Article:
Supreme Court Clarifies Limits Of First Amendment Defenses To Use Of Trademarks In “Parody” Products

June 8, 2023

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Decided June 8, 2023

Jack Daniel’s Properties, Inc. v. VIP Products LLC, No. 22-148

Today, the Supreme Court unanimously reversed a decision that effectively barred trademark infringement and dilution claims against products that imitate a plaintiff’s trademark to identify the defendant’s products.

Background: VIP Products makes a humorous dog toy called “Bad Spaniels,” which is designed to look like a bottle of Jack Daniel’s whiskey. The toy is shaped like a bottle of Jack Daniel’s whiskey and is labeled with “Old No. 2 on your Tennessee Carpet” instead of Jack Daniel’s “Old No. 7 Tennessee Sour Mash Whiskey” and “100% SMELLY” instead of “40% ALC. BY VOL.” Jack Daniel’s owns trademarks in its whiskey bottle and many of the words and graphics on the label.

Jack Daniel’s sued VIP Products under the Lanham Act for trademark infringement, alleging the toy was likely to cause consumer confusion, and trademark dilution, alleging the toy tarnished the marks by associating famous whiskey with dog excrement.

The Ninth Circuit, relying on the test from the Second Circuit’s decision in Rogers v. Grimaldi, 875 F.2d 994 (2d Cir. 1989), held the First Amendment barred the trademark infringement claim because the toy is an “expressive work” that communicates a humorous message. The Ninth Circuit also held the dilution claim failed because the toy communicated a parodic message about Jack Daniel’s, even though VIP Products used the Bad Spaniels trademark and trade dress (the features cribbed from Jack Daniel’s) to identify the source of its own products.

Issue: Whether an expressive use of another’s trademark is entitled to heightened First Amendment protection in trademark infringement and dilution suits, where the alleged infringer uses the mark to identify the source of its own goods or services.

Court’s Holding:

No.  When an alleged infringer uses a trademark to identify the source of its own goods—in other words, uses the “trademark as a trademark”—the First Amendment does not preclude infringement liability. As for trademark dilution, a parodic use of another’s mark is exempt from liability only if not used to designate source.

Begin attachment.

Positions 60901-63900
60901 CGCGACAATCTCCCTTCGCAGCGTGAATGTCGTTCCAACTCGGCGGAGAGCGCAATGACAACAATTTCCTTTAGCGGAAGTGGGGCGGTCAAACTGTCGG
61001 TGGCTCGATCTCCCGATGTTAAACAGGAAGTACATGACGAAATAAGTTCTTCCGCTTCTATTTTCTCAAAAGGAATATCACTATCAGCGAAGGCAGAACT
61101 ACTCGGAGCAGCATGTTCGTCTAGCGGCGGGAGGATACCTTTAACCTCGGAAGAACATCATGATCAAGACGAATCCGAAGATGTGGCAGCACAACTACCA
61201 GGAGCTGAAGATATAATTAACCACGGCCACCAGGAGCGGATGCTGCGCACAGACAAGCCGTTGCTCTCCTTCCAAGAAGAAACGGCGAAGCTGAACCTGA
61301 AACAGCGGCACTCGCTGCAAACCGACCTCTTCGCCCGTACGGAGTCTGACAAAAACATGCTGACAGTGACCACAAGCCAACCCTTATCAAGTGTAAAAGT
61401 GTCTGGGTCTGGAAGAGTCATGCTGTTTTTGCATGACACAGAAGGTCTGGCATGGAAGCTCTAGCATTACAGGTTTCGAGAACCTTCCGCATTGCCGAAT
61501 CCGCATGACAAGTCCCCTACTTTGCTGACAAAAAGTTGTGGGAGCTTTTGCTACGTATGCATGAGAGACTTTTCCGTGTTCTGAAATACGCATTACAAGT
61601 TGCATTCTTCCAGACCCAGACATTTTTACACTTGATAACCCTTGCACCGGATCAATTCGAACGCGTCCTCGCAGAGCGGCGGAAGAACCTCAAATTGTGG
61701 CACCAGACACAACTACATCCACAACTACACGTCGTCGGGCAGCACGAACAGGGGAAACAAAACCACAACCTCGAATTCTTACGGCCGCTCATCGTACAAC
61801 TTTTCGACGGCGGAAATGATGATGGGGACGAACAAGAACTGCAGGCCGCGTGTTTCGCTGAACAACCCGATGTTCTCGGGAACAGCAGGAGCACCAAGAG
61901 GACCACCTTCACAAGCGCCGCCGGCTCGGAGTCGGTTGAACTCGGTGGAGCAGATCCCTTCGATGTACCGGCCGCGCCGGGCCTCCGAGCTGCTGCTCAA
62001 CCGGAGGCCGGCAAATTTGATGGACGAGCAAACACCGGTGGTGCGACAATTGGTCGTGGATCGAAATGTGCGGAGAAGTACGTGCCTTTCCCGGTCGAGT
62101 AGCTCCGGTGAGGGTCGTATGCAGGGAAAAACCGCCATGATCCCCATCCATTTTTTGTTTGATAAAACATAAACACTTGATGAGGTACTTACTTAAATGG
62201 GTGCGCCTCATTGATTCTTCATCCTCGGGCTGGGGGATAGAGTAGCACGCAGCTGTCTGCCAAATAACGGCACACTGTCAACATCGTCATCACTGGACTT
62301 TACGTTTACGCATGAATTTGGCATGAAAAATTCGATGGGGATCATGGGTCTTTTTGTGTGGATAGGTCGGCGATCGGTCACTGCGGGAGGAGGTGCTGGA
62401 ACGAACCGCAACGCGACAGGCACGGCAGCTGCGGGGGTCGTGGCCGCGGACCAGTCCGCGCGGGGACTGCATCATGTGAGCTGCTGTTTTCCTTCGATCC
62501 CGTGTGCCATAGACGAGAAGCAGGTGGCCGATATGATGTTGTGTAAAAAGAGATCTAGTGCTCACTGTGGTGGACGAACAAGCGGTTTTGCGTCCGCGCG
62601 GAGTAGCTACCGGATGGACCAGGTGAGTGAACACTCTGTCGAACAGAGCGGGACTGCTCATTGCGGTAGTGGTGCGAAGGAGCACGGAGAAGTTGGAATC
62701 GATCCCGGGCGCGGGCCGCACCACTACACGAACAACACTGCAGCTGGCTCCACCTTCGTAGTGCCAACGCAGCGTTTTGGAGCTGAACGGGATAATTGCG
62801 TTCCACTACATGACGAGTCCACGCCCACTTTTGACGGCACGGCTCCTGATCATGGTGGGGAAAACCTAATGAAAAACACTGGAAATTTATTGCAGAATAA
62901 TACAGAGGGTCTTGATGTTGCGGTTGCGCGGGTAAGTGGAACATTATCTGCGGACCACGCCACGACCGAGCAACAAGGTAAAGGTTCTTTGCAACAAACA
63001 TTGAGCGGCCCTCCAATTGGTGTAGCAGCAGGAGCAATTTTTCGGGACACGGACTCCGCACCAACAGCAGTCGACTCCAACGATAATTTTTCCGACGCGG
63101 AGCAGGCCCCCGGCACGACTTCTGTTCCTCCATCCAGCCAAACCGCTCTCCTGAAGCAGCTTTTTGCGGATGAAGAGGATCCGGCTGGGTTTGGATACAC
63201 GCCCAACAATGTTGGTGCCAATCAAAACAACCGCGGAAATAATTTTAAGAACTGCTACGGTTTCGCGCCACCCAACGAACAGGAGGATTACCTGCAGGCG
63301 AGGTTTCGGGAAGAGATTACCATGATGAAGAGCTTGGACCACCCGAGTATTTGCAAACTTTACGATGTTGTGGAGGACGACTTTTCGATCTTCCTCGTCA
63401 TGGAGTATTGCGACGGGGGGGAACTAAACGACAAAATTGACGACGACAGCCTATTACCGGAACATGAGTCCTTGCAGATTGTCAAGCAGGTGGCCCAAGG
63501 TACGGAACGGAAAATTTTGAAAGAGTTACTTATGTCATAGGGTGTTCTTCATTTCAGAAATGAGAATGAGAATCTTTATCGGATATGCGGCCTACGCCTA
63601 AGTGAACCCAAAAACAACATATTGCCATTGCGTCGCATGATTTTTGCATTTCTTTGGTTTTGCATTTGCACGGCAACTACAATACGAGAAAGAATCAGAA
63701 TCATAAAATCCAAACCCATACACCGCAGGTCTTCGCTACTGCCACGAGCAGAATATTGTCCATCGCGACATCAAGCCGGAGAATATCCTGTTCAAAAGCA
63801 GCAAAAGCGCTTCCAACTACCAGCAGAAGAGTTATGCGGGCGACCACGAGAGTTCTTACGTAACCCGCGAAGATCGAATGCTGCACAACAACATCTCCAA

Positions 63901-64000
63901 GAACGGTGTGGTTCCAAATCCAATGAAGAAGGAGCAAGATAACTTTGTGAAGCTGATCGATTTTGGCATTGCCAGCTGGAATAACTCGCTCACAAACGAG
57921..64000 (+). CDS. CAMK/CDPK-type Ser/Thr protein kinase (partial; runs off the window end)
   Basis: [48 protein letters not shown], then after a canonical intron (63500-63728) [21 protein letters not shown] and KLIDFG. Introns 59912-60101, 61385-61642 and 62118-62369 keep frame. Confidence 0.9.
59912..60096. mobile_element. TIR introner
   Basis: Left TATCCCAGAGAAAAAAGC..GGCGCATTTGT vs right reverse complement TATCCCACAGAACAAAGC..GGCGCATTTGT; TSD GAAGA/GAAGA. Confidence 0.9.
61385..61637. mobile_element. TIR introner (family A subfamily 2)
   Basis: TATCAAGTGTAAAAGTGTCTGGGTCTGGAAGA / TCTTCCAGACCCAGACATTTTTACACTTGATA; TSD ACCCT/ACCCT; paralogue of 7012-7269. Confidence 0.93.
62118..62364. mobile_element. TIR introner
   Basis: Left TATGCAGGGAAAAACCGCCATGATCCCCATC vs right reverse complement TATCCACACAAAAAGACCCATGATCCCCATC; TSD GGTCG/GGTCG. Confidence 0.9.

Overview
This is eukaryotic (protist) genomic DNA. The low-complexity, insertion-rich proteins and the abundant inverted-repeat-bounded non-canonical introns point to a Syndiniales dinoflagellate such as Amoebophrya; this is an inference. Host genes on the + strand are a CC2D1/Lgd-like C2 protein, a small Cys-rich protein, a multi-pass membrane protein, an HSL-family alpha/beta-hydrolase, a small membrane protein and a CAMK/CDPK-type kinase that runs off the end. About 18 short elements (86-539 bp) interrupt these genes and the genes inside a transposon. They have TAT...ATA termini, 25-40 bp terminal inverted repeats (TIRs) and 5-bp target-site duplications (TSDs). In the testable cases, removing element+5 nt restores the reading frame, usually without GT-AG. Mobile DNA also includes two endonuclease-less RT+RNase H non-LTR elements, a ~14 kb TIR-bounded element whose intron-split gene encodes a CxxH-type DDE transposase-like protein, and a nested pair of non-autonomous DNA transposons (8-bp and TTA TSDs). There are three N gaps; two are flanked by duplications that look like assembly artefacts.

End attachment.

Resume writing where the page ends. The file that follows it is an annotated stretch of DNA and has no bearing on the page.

Using “a trademark as a trademark … falls within the heartland of trademark law, and does not receive special First Amendment protection.”

Justice Kagan, writing for the Court

What It Means:

  • Today’s decision underscores that, when a mark is used to identify the source of the alleged infringer’s own goods or services, the alleged infringer is not shielded from Lanham Act liability simply because the infringer is engaging in parody or commentary. The Court explained that, for both infringement and dilution claims, the crucial question is whether the use of the trademark serves a “source-designation function”—that is, whether it is being used by the infringer to identify its own products.
  • The Court emphasized that its holding was “narrow.” Despite recognizing that Rogers has always been limited to cases involving “non-trademark uses”—in which the mark does not identify the source of the infringer’s good or service—the Court left open whether the Rogers test is ever appropriate. Justice Gorsuch, in a concurrence joined by Justices Thomas and Barrett, “underscore[d] that lower courts should handle Rogers . . . with care,” noting that neither its genesis nor its correctness was “entirely clear.”
  • The Court remanded to the Ninth Circuit to consider whether the Bad Spaniels toy is likely to cause consumer confusion. The Court said the proceedings on remand should consider only this “standard trademark analysis.” In that analysis, the Court noted that the alleged infringer’s intent to ridicule the trademark might remain relevant in deciding likelihood of confusion.
  • Justice Sotomayor, in a concurrence joined by Justice Alito, warned against excessive reliance on consumer surveys to assess consumer confusion, which is an increasingly common method of litigating confusion in trademark cases. Relying on surveys, she wrote, risks undoing the Lanham Act’s “careful balancing” of the individual benefit of a trademark against the societal benefit of free expression, by granting consumers an “effective veto over mockery” and commentary they do not understand or appreciate.

The Court’s opinion is available here.

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